It was well worth reading because it gave CONCRETE information about what actually happened in many of these cases rather than babbling about "colonial powers" or "rights of self determination."
 
Encyclopedic in scope, but what's the point of it?  Dec 26, 2007
I love thomas Sowell's books. Whatever he tells he tells it fascinatingly, if he mentions it it's because its relevant, it's something to make you think, and what is more important in a writer: he makes you look at things from a new perspective. Not here, though. This book is huge in scope but... what the point? He tells us, in parallel, the devolpment of different cultures and civilizations of the world, to compare them. But comparison alone doesn't do the trick when you have to go through so much data and so many pages. I felt tempted to skip the whole thing and go to the conclusion, but even here it is not a conclusion... it's a summary of it all.

I don't want to discourage readers, though, because Mr sowell is one of the finest thinkers in the planet. He's got his feet on the ground as a true great conservative man he is.
 
Big-picture history  Jan 16, 2007
CaC is a series of case-studies looking at the interplay between (as the title indicates) conquest and cultural evolution. I enjoy "big-picture" history but, because the author tries to cover so many examples, the analysis seems to be just a touch shallow. Of course, CaC was probably intended as an overview to demonstrate a larger dynamic.

The most interesting section is the discussion of African slavery. I hadn't realized what a relatively small part the European powers played in the over-all slave-trade. I thought the treatment was fair--neither Euro-bashing nor revisionist.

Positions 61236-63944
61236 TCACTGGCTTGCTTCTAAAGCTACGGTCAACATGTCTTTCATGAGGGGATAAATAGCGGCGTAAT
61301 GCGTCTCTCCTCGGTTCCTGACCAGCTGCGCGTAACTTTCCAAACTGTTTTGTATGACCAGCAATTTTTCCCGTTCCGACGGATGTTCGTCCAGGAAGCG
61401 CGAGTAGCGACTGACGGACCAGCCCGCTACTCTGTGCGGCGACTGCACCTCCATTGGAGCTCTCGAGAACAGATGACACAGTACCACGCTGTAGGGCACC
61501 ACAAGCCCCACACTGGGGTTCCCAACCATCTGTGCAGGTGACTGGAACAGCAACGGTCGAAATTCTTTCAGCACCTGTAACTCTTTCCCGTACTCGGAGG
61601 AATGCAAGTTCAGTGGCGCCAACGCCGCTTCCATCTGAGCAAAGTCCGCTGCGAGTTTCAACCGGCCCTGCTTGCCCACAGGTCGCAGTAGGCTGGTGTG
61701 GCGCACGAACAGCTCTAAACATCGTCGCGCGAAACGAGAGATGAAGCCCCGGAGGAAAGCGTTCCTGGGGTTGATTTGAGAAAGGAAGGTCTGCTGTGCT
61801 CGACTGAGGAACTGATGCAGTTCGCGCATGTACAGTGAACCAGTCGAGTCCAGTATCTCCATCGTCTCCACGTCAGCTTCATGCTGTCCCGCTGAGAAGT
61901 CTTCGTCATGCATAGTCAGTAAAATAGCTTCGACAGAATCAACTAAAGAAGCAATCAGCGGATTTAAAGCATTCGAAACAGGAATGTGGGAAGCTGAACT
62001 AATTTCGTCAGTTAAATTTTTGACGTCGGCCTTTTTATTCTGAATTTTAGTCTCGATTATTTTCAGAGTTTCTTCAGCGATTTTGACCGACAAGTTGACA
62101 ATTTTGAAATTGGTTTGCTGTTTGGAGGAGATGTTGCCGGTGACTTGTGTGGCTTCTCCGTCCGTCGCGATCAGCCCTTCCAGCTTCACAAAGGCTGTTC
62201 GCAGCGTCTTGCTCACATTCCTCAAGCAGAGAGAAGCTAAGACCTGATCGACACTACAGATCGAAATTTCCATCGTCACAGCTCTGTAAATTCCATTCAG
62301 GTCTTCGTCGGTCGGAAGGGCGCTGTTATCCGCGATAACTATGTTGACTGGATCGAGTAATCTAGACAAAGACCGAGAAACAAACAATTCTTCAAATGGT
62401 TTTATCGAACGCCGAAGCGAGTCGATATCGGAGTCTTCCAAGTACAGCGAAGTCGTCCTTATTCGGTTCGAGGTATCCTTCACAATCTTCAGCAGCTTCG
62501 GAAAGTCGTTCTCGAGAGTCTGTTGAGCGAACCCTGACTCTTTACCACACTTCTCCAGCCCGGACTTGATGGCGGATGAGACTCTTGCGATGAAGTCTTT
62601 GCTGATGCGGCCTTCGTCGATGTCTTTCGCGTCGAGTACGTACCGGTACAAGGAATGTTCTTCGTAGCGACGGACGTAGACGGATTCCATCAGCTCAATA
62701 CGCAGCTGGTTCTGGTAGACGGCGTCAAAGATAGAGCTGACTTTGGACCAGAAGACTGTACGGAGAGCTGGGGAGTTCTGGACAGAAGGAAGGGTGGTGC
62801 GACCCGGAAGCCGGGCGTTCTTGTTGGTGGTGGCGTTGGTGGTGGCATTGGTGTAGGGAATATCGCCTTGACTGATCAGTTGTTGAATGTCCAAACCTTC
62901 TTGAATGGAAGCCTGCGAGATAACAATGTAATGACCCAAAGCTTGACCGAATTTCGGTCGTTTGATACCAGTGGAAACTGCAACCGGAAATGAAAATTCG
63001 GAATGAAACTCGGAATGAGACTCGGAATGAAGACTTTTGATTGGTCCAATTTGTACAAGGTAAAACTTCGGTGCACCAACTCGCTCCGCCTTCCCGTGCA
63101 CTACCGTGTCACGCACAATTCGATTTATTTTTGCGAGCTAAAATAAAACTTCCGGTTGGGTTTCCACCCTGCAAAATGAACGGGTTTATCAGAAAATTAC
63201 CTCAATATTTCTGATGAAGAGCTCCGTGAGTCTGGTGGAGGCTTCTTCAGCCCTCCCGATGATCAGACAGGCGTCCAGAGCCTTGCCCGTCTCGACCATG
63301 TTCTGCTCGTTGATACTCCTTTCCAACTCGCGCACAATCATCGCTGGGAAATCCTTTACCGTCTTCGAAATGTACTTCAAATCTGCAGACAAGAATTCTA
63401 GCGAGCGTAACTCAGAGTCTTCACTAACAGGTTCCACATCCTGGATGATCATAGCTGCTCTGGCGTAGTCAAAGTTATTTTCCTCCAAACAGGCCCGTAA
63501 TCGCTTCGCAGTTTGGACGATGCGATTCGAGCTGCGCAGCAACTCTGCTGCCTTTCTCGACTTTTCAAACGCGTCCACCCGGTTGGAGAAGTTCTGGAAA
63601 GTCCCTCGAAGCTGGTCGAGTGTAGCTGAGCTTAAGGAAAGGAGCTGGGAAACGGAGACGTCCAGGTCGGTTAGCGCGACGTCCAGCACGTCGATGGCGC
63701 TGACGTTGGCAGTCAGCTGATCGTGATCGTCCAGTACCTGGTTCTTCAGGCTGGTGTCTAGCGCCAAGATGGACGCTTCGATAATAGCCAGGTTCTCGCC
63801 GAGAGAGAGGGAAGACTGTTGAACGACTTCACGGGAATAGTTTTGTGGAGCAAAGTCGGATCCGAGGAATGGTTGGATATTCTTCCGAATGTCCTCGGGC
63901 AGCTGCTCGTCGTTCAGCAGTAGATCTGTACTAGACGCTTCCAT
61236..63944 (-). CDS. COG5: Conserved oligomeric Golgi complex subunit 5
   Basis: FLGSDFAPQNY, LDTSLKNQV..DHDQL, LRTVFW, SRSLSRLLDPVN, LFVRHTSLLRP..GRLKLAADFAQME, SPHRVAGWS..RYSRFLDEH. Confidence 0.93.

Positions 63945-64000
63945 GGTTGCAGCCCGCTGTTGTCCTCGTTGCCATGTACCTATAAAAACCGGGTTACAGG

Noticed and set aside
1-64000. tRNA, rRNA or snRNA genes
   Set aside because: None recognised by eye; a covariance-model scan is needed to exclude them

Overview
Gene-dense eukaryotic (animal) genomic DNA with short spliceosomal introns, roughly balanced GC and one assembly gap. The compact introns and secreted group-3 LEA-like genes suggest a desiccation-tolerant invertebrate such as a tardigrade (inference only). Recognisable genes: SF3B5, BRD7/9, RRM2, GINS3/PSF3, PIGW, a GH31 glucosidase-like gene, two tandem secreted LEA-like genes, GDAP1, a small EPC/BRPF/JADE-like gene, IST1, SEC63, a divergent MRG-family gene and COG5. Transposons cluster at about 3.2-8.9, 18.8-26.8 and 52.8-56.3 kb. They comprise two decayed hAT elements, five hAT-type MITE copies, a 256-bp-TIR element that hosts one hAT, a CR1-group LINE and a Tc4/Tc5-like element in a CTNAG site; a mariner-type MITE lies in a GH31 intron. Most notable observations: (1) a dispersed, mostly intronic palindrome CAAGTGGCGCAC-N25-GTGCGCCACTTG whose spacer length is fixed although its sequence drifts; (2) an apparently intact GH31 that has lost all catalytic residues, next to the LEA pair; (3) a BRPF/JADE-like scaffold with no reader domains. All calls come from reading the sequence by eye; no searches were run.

The other topics were a little more familiar and not quite as interesting. (As I mentioned, the treatment not especially thorough. I flipped through a few parts.) Overall, CaC is pretty good--not great--but worth the time to read for the novice or amateur historian (especially if you're not familiar with the "Annales" school of history to which Sowell is obviously indebted).
 
several topics in one book  Dec 7, 2006
This book has several threads that interact.
One is that the geography of a country has a strong effect on its history. The western hemisphere did not have beasts of burden until Europeans arrived and therefore stayed in a primitive culture. England had iron ore near coal and both near the seacoast which provided cheap transportation.
Another thread is that some cultures learn from contact with other cultures and some do not. Scotland was invaded by England and when the English left Scotland outclassed the English in engineering and medicine even thought they were behind in the beginning. Earlier the Romans invaded England and improved conditions. When the Romans left the English retrograded for centuries.
Another thread is that human nature is the same all over the earth. All nations have dominated other nations and mistreated them.